Immediate and delayed postoperative complications such as seroma formation, infection,
fistula formation, small bowel obstruction, and pain remain the focus of surgical outcomes
following hernia repair.2, 14 While these factors are important in defining successful outcomes in
VHR, patient-reported outcomes are becoming equally important parameters.15 Consequently,
patient interpretation of improved health related quality of life (HRQoL) measures are becoming
increasingly important in defining successful outcomes. Increasing emphasis is being placed on
patient-reported HRQoL outcomes in decision making, clinical research, clinical practice, and
policy. A shift toward HRQoL measures in calculating cost-utility analysis and healthcare
reimbursements has brought these measures to the forefront of medicine.
Currently a lack of consensus exists as to which HRQoL assessment tool is optimal in
measuring patient-reported outcomes after VHR. Although other disease processes have disease
specific HRQoL assessment tools, it is inherently challenging to implement them in VHR.16, 17
Ventral hernia remains a varying surgical problem from the defect severity and size, hernia type
(primary vs. secondary), operative technical options (laparoscopy, open, reconstructive), mesh
fixation methods (tacker, absorbable suture, fibrin sealant), mesh location (preperitoneal,
interposition, onlay), and mesh type (lightweight vs. medium or heavy, biologic vs. synthetic)
make investigations of general HRQoL measures difficult to assess and interpret across studies.
Published assessment tools (Table 1) have attempted to investigate such outcome measures;
however complicating matters further, quality of life (QoL) following VHR remains unclear.
Quality of life scores have been shown to be worse in the presence of a ventral hernia than that
of the general population.18 However, our goal was to determine whether LVHR ameliorates
those deleterious effects. To this end, we conducted a systematic review of the current literature
to integrate the available data on quality of life, pain assessment, functionality, and overall
satisfaction following laparoscopic ventral hernia repair.
Materials and Methods
The study design included a review of the MEDLINE Pubmed database and Cochrane
database using the search terms hernia quality of life, ventral hernia quality of life, and
abdominal wall quality of life for prospective and retrospective human studies in the English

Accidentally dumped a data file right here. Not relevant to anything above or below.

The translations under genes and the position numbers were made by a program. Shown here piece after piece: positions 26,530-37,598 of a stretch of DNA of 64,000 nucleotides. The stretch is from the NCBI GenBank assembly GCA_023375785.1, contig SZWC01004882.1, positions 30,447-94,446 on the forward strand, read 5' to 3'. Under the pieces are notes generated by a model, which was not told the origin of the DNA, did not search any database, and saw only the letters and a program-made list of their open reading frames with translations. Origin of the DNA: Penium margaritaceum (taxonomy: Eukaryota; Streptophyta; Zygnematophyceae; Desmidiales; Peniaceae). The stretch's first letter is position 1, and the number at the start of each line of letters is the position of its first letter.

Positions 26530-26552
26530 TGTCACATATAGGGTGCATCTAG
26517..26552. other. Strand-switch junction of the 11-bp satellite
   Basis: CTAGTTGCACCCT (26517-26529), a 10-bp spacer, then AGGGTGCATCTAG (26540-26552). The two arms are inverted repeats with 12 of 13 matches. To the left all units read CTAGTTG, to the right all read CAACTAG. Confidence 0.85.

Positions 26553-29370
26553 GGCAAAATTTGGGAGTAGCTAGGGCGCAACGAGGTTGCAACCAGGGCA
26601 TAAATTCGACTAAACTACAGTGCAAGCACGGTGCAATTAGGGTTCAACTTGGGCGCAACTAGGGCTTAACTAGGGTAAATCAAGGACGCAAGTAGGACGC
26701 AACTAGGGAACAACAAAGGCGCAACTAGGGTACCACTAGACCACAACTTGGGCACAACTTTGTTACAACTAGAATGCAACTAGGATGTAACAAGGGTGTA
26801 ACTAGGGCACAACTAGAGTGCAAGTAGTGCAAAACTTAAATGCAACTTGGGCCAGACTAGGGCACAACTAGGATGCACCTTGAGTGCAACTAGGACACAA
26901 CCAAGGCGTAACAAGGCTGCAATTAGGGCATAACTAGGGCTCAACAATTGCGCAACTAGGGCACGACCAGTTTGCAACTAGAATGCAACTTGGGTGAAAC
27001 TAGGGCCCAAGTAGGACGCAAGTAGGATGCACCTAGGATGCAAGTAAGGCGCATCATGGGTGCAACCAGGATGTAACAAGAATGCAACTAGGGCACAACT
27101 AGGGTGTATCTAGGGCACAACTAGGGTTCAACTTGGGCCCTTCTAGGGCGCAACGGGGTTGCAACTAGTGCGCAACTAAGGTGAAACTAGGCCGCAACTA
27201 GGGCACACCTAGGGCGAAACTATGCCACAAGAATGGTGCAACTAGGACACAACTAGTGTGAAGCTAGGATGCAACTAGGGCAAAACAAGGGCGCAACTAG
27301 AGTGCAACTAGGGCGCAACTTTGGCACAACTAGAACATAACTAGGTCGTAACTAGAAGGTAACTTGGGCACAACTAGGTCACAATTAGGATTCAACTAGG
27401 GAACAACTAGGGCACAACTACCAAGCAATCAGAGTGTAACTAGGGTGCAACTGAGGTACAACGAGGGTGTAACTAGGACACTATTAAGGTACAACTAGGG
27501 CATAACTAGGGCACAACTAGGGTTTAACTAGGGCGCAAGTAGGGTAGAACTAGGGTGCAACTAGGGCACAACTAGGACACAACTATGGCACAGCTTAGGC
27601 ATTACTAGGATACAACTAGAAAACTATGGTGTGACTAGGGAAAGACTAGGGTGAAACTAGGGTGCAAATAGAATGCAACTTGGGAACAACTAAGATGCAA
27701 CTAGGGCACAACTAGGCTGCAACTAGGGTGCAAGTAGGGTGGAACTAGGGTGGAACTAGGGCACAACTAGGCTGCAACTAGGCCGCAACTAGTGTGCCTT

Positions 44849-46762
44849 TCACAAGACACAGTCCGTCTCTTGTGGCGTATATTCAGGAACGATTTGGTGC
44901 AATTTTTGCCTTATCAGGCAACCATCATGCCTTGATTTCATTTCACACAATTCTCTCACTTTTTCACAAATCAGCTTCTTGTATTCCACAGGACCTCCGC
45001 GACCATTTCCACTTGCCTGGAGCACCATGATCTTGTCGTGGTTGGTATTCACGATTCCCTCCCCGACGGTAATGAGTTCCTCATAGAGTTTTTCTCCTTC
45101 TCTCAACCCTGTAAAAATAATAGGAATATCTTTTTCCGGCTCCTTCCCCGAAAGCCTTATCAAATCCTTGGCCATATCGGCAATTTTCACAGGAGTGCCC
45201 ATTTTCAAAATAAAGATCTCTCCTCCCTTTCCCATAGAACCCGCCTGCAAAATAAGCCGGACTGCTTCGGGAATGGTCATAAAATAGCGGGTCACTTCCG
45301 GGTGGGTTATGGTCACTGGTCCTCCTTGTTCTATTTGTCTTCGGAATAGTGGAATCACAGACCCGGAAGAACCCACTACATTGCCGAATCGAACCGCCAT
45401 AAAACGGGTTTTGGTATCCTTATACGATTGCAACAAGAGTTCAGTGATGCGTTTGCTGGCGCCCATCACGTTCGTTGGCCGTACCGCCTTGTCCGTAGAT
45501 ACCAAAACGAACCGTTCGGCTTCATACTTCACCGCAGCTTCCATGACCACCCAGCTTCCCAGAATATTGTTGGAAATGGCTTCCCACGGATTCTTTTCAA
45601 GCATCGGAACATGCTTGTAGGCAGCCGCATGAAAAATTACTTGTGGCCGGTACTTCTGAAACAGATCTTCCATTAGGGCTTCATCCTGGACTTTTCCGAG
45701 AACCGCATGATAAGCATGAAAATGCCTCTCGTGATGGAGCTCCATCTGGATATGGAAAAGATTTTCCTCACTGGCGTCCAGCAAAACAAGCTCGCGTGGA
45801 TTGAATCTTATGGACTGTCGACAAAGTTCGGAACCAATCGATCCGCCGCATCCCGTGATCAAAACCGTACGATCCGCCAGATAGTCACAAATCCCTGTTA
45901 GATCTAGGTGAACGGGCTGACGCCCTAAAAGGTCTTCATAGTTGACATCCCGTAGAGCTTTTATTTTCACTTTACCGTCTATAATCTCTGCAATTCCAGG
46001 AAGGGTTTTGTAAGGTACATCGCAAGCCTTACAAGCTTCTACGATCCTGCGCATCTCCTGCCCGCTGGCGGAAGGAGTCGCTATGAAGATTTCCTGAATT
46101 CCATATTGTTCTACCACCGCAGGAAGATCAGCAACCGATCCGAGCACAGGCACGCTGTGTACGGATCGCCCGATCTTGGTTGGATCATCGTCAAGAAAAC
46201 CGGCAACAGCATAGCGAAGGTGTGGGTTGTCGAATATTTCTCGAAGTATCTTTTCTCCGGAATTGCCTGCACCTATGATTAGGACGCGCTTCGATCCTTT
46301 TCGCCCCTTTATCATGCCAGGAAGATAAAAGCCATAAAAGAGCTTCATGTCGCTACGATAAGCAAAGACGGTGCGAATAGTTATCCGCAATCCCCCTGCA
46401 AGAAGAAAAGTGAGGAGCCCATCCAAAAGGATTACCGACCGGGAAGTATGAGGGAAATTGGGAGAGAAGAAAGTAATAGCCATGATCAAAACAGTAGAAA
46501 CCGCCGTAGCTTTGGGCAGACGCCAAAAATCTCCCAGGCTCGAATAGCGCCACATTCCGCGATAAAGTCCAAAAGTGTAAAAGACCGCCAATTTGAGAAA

language. Inclusion and exclusion criteria were developed and tailored to the MOOSE criteria.19
Inclusion criteria included studies that quality of life, functionality, and/or overall satisfaction for
patients with incisional or ventral hernia and for patients that had undergone LVHR. Exclusion
criteria included articles examining congenital abdominal wall defects (CAWD), inguinal, hiatal,
or parastomal hernias, animal studies, case reports, or reviews. Articles that only reported
outcomes related to complications and/or recurrences without QoL, functionality, or overall
satisfaction were excluded from analysis. Studies that included only open ventral hernia repair
(OVHR) were excluded. Studies that included LVHR and OVHR underwent specific data
extraction to only incorporate data regarding LVHRs for analysis. Hernia size was not used as a
limit for exclusion criteria. The references of each study included in the review were screened to
identify potential citations not captured by the aforementioned search. Duplicate articles were
excluded to avoid redundancy. The search protocol and article selection (Figure 1) were
completed by one reviewer (M.S.).
Secondary outcomes were defined as: mental and emotional well-being, and the impact
of mesh fixation in HRQoL. Data analysis was completed using simple means allocating equal
weight to each study. Statistical significance was defined as p
accrual within the last 13 years (range 2001-2011). Accrual dates were not described in three
studies. Studies were not excluded if their (QoL) outcomes measures were secondary.
Overall HRQoL was assessed in 8 studies, pain was formally assessed in 13 studies, 12
studies assessed functionality, and 5 studies surveyed overall satisfaction after ventral hernia
repair. Several different assessment tools were utilized to assess HRQoL, pain, functionality,
and overall satisfaction. Of the 14 included studies 92.8% (13/14) utilized a validated
assessment tool, 42.8% (6/14) incorporated a non-validated assessment tool, and 7.1% (1/14)
only utilized a non-validated assessment tool. As shown in Figure 2, the SF-36, VAS, and a